Ports and Protocols
A free video tutorial from Jason Dion • 600,000+ Enrollments Worldwide
CISSP, CEH, Pentest+, CySA+, Sec+, Net+, A+, PRINCE2, ITIL
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In this lesson, we will discuss ports and protocols used in our networks.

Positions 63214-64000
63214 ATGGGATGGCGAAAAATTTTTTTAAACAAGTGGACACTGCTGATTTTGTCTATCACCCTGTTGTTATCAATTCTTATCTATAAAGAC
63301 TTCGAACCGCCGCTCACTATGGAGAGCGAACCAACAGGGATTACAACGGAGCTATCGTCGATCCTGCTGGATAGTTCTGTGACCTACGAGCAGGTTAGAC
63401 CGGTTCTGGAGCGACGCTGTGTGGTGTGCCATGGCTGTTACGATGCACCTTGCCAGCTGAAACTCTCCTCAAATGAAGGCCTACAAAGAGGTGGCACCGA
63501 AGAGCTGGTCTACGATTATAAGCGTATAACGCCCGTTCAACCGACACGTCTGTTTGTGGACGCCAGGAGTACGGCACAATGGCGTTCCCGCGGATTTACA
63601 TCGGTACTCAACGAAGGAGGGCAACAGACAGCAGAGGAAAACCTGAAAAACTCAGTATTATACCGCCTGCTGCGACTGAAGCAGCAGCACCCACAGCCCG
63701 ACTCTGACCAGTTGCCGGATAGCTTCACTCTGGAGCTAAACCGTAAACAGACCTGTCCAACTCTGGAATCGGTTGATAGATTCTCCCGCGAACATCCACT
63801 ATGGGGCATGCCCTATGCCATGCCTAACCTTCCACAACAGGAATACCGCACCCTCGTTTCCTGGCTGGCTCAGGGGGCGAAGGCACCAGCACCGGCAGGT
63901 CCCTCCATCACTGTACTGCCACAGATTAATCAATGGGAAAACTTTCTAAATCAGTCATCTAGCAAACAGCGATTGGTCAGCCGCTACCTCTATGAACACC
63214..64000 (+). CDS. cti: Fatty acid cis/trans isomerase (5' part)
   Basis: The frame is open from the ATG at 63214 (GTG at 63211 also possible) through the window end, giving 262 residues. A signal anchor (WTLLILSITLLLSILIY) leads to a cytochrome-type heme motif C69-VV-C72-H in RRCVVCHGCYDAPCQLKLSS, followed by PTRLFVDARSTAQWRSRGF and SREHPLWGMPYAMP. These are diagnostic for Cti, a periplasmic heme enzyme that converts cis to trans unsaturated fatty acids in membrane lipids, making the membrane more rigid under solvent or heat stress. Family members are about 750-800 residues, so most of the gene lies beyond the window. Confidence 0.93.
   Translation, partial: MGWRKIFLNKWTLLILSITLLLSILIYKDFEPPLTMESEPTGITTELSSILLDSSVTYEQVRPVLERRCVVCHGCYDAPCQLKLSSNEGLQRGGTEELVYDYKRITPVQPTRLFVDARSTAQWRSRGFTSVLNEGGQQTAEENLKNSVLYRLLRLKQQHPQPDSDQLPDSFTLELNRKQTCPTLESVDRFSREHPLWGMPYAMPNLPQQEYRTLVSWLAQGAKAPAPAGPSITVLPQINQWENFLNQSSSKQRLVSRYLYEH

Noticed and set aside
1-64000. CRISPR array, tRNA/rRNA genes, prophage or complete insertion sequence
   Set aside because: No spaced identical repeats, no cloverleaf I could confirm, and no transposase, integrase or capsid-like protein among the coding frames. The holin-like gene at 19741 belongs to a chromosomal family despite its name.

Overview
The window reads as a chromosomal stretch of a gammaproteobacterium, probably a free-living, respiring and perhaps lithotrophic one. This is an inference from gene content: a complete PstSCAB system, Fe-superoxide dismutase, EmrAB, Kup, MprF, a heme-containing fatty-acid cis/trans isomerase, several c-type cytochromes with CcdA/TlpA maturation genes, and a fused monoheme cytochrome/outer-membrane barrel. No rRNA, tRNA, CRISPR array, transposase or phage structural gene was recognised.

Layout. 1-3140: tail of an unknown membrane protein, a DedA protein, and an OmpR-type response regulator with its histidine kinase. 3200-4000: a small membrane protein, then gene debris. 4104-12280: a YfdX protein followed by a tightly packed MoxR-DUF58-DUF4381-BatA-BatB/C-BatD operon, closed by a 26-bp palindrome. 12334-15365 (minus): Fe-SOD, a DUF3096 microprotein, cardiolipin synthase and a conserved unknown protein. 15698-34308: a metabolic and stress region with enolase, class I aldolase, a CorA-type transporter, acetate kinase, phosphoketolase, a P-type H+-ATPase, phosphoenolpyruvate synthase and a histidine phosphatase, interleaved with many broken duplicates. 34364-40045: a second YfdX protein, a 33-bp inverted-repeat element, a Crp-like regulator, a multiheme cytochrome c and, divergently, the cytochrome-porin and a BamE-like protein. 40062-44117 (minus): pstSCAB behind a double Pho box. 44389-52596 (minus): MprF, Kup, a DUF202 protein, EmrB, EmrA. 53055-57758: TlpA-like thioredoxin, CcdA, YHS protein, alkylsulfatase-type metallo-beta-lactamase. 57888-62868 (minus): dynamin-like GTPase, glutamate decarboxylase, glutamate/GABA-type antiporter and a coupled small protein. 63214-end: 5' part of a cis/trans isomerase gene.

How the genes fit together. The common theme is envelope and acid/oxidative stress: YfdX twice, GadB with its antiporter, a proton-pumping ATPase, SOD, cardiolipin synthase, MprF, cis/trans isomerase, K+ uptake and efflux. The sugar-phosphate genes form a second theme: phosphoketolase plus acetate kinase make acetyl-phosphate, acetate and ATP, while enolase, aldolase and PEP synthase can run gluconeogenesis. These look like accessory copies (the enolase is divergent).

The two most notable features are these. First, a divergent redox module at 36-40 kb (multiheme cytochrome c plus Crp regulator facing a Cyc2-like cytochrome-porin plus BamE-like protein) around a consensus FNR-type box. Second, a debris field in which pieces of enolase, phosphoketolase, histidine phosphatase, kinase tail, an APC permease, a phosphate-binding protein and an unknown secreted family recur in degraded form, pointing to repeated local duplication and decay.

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English -: Ports and protocols. Now, as we get started in the ports and protocols lesson, I first want to tell you that I'm sorry, this is going to be a long lesson, because it really does have a lot of information you need to know. And even though it's long, I want you to go through this lesson at least two or three times, because the information in this particular lesson is really, really important for the exam. I'm going to tell you, you're probably going to see five or 10 questions on your test that tie back to this lesson. It's that important. So, really, please take a lot of notes on this, watch it a couple of times, and really learn this information. If there are any of these lectures that you're going to memorize, this is going to be the one. All right, with that warning out of the way, let's get started talking about ports and protocols. I'm going to go through each of the different ports and protocols that you need to be aware of, and each one has a specific port number that is associated with it. If you remember, we talked about layer four that with those ports, as we talked about that inside layer four of the OSI model. So, let's go ahead and get started. And I want to tell you what you need to remember. For each thing I'm going to give you, you need to remember the name, what it does, and where it operates. So, for example, File Transfer Protocol is FTP. It operates on ports 20 and 21. And based on the name, you guessed it, it transfers files. It's used for file sharing. So, what do you need to know about FTP for the exam? You should know that it's FTP means File Transfer Protocol. You should know the port number, in this case 20 and 21. And you should know basically what it does. In this case, File Transfer Protocol is going to allow you to transfer files between a client and a server on a computer network. Now, this is an unsecure method, and data is going to be transmitted in the clear, which means, there is no encryption, and so, it's not really safe for us to use anymore, and we don't use File Transfer Protocol for anything that should be confidential or encrypted. For the exam, remember, File Transfer Protocol transfers files over port 20 and 21. If you want to write something down for your notes, that's what you write down. File Transfer Protocol transfers files over port 20 and 21. That's what I mean by memorizing this information. That's the information you need to know. Next, we have Secure Shell, also known as SSH. This operates on port 22. What does SSH do? Well, it allows you to take remote control of another computer using a command shell. It is best known for remote logging capabilities, and it's going to give you a cryptographic network protocol, which means it does use encryption, so, it's safe to use even over an unsecured network like the Internet. If I wanted to log into your system and be able to change your files, and you gave me permission, I could do that using SSH. For example, I want to go and change the configuration of my web server. I can actually log in through SSH from my house in Maryland to my file server sitting in California over the Internet using SSH. And I'm assured that nobody can see my username, my password, or the commands I'm doing because there's encryption on both ends of this creating a secure tunnel. Secure Shell is SSH, port 22, and it gives you secure remote control of another machine using a text-based environment. That's your summary. Now, the next one we have is Secure Shell File Transfer Protocol, also known as SFTP. Now, another way to do file transfer is using SFTP. And instead of using FTP where it wasn't secure, we can use SFTP and do it securely. Essentially, we're going to operate on port 22, the same port we use for SSH, because honestly, all we're doing is tunneling the FTP protocol through the SSH tunnel that we created. And that gives us a file transfer capability using the encrypted method to keep it secure. Next, we have Telnet and it works a lot like SSH does. In fact, Telnet came out decades before SSH. The problem with Telnet though is it's very insecure. It provides bidirectional, interactive, text-oriented communication using a virtual terminal connection, just like SSH does. But it doesn't use encryption. The whole lot of words I just said really tell you, you can do remote access via a command prompt, right? That's exactly what I said. The problem here is that everything is sent in the clear, which means, it's not encrypted. Just like FTP, this is insecure. And so, we don't want to use telnet. In fact, you should never, ever use telnet over an insecure network like the Internet because anyone can read your username, your password, and every single command and thing that you type into that terminal, just don't do it. In fact, these days here in 2020, most people will never use Telnet. But it still shows up on the exam, so you have to know it. Telnet is port 23, and it's an insecure remote access command prompt way. Next, we have the SMTP or Simple Mail Transfer Protocol. This operates over port 25. And it is the Internet standard for sending electronic messages. It was founded way back in 1982 using the Request for Comments 821. You don't have to memorize that, it's just an interesting fact that email is really, really old. The current version of email came out in 2008. And it uses RFC 5321. Now, again, do you need to know these RFCs? No, don't worry about it. It's only here to give you an idea of just how long we've been using the stuff, from 1982 all the way to 2008 to now 2020 and we're still using email. Now, when you hear SMTP, I want you to think of send mail. I'm sending mail out and I want to do it over port 25. That's your key here when you talk about SMTP. Send mail port 25. Next, we want to talk about the Domain Name Service or DNS. This operates on port 53. Now, DNS is what gives us a hierarchical decentralized naming system for computers, services, and other resources connected to a private network or the Internet. This is going to convert our domain names to IP addresses so our computers can access them. For example, if you go to my website at diontraining.com, that is a lot easier for you to remember then if I gave you my IP address of 18.104.22.168. That's a lot of numbers and it's hard for us to remember. Instead, it's easier to say go to diontraining.com, right? Or I might say go to wikipedia.org or go to cocacola.com. And that way, you can always think about the name and it gets reassociated for you on the back end to a number and that's what DNS is going to do for you. We are going to go a lot more into DNS in a future lesson. But for right now, remember, DNS converts domain names to IP addresses or IP addresses to domain names and it does this over port 53. Next, we have DHCP. DHCP is the Dynamic Host Control Protocol and it operates on ports 67 and 68. Now, DHCP servers automatically assign IP addresses and other network configuration parameters to your network clients for you. This is going to allow your computers to get their IP addresses and network parameters automatically, which is really, really awesome and makes your life as a network administrator much, much easier. Now, we're going to have a separate lesson on DHCP. We're going to talk all about the methods it uses to get that through the discover, offer, request, and acknowledge. So, just hold on to that for right now. At this point, I just want you to remember DHCP is used to automatically assign IPs and it does this on port 67 and 68. If you remember that one sentence, you're going to be good for now and we'll talk more about DHCP later on as we move forward. The next one we have is known as TFTP, which is the Trivial File Transfer Protocol. And this is going to operate on port 69. This is going to transmit files in both directions from a client to a server to server to client using an application. It's used for booting things like operating systems of a network file server, and it doesn't provide any authentication or directory visibility. Basically, it's a really stripped down version of FTP. Now, where do we use something like trivial FTP? Usually, in sending configuration files or requesting configuration files from a router or a switch, or like I said, booting up an operating system of a network drive. This is what you're going to use TFTP for. And again, TFTP is trivial FTP, and it's over port 69. Next, we have the HTTP or HyperText Transfer Protocol. This operates over port 80. This is the foundation of all data communication for the World Wide Web. It's designed for collaborative and hypermedia presentation across many different devices. When you hear port 80, I want you to think of HTTP, which is unsecured web browsing. We'll get back to secured web browsing in just a little bit when we get into the higher numbers. The next thing we need to talk about is POP3, which is Post Office Protocol version three. This is port 110. This is going to be used on port 110. It's used by local email clients to retrieve their emails from a remote server over a TCP connection. When you hear POP3, I want you to think about downloading email, because that's what it's used for. Your computer is going to go out to the server and download all those files onto your computer so you can read them offline. That's what POP3 does, and it does it over port 110. Next, we have Network Time Protocol or NTP. NTP operates over port one, two, three or 123. Now, I like that because it's really easy to remember. Think about it, it's like you're counting one, two, three, like I'm watching time fly, ah, time, Network Time Protocol. That's right. Network Time Protocol is all about sending out the time over the network, and it uses 123. So, our Network Time Protocol is going to provide you with a clock synchronization between different computer systems over packet switch variable latency data networks. Again, that's a lot of words to say, we want to make sure we can synchronize our clocks. Now, it was created all the way back in 1985. And it is one of the oldest Internet protocols in use today. NTP or Network Time Protocol is really useful to be able to sync up all of our times for all of our systems across the network. In fact, your computer uses NTP all of the time, whether you know it or not. So, again, NTP, port 123. Next, we have NetBIOS which is on port 139. NetBIOS is the Network Basic Input Output System. And it provides a service for allowing applications on separate computers to communicate over a local area network to share files and printers. If you use file or printer-sharing in a Windows network, your port is 139, and it's probably going to be open because you're using that for NetBIOS. Now, when we have Internet mail, we have two different ways to receive it. We already talked about POP3 back when we talked about port 110. Now, here at port 143, we have IMAP, which is the Internet Mail Application Protocol. It operates over port 143, like I just said, and it's going to provide email clients with the ability to retrieve their email messages from a mail server over a TCP connection. Now, it's going to allow the end user to view and manipulate the messages as if they were stored locally on their machine while still leaving them over on the remote system. With POP3, if I log in from my laptop and my tablet, it would actually show unread on one and read on the other because I only read it on one of them. But with IMAP, it keeps all of my devices synchronized and so, it is much better for modern email communication. If you're using email, you're most likely using IMAP these days and not POP3. Although some people are still using POP3, and a lot of server to server email communications do still use POP3, so it is still valid. Again, when we talk about port 143, we are talking about the Internet Mail Application Protocol, which is a way to receive emails, right? Receiving emails is POP3 or IMAP. Sending emails is over port 25 using SMTP. The next one we have is the Simple Network Management Protocol, or SNMP, which operates over port 161. Don't get this confused with SMTP, the Send Mail Transfer Protocol, they sound a lot alike but they're not. Simple Network Management Protocol is going to provide you with a collection and organization of information about the managed devices on your IP networks. This is things like your routers and your switches and other devices. It can modify the information by changing the device's behavior, and it's commonly used with all different types of network devices. When we talk about SNMP much later in this course, we are going to talk about it in several different lectures as we go through and talk about the importance of network management. And that's much more towards the end of this course. So, we will get there, I promise. Next, we have the Lightweight Directory Access Protocol, or LDAP, L-D-A-P. Now, this operates on port 389. This is an open, vendor-neutral, industry standard for accessing and maintaining a distributed directory of information services. So, with LDAP and Active Directory, they both use this port of port 389. So, when you go to your email program like Microsoft Outlook at work, and you try to look up somebody's name in the address book, you're actually using LDAP, the L-D-A-P, the Lightweight Directory Access Protocol. So, when we talked about LDAP, remember, it's port 389, and it's a directory like a phonebook. Next, we're going to talk about secure web browsing. We talked about HTTP over port 80 being unsecure. Well, now we are here with HTTPS, the Hypertext Transfer Protocol Secure. And this is going to use either TLS or SSL to encrypt your connection and allow you to do things like ecommerce, and logging in with your username and password over a website securely. It's designed to add the security layer to the insecure HTTP protocol. And by doing that, HTTPS operates on port 443. Now, the way I keep these straight in my head is HTTP has only four letters, so, it's less than the five letters in HTTPS. So, it has the lower number, port 80 for HTTP, port 443 for HTTPS. Next, we have the Server Message Block, which is SMB and it operates over port 445. Server Message Block is going to provide you with shared access to files, printers, and other types of communication devices on your network. It operates a lot like NetBIOS that use port 139. And in conjunction with each other using both NetBIOS and Server Message Block, we can do that file transfer that we need. NetBIOS is going to be more focused on the authentication, while Server Message Block is actually going to hand out passing those files to you, and they do work together. Generally, you're going to see port 139 and port 445 both open if you have Windows File Sharing. NetBIOS at port 139 for the authentication and Server Message Block here at port 445, for sending out those files to you. Next, we have LDAP Secure. Just like most things, we have a secure and an insecure version of LDAP. With the insecure version of LDAP, we were at port 389. But with the secure version, adding that S, brings our numbers up and we're going to be at port 636. Again, it's going to operate just like LDAP did, you can have Active Directory operating on it and it's going to be that directory structure or that phonebook for you. Just here, we're going to add a layer of TLS or SSL to give you that encryption layer and make it more secure. And by doing that, we raise the port to 636. Next, we have the Remote Desktop Protocol or RDP. It operates over port 3389. Now, be really, really careful here. You'll notice that 3389 looks a lot like 389. When we had 389, we were dealing with LDAP. With 3389, we're dealing with RDP. And because they're so similar, you only have to have the same letters and three of the same numbers, you will see on the exam where they try to trick you and give you both options in a question. So, be careful not to mix these up. RDP is a proprietary protocol that was developed by Microsoft, it allows a user to have a graphical user interface, and be able to remotely control another computer over the network. So, with SSH or Telnet, we had a command line way that we can log into a computer and do things. But with RDP, I can actually look at the screen and control it with my mouse and keyboard, just as if I was sitting in front of that computer. And so, it's really, really helpful. As you can see here, I have an Android phone that's actually RDPing through a web browser and is able to see this Windows machine and control it remotely. This allows users with an RDP client to be able to access their computer from anywhere in the world over the Internet or within their network over port 3389. Remember, RDP is 3389. Next, we have the Session Initiation Protocol or SIP, S-I-P. Now, SIP operates on 5060 and 5061. This is going to provide signaling and controlling for media communication sessions for different applications. Generally, you're going to see SIP used for VoIP, which is Voice over IP, making phone calls, video calls, voice calls, as well as some instant messaging. If you're using something like Skype or a VoIP phone in your work, you're probably using SIP to initiate that communication. And again, SIP has two ports associated with it, 5060 and 5061. Now, on the screen, you're going to have all of your services, a short description of what they are, and the port number. And as you can see here, you can go from FTP down to POP3 using ports 20 down to 110. And then, as we go to the next screen, I have NTP through SIP, which is ports 123 down to 5061. If you can remember both of these screens of information, that is going to be a great summary of this lesson, and it is in your study guide in your notes. This is going to help you get a lot of points when it comes test day, and help you get through some of those troubleshooting questions too, because they're not just going to ask you what port is FTP, and you need to answer 21. But they might have something like you blocked port 21 in the firewall, and now, something is not working. What is that thing? And then, you'll have to figure out that oh, port 21 means file sharing. So, now I can't share files. And that's why that file is not being shared. So, sometimes you have to do a little more application, but having this information down and knowing what the thing is, what the protocol is, and what the port number is, is really going to be the basis for answering a lot of those questions come test day. Again, feel free to watch this lesson as many times as you need, print out those study guides, and go through and study them because it is really, really important you get this down.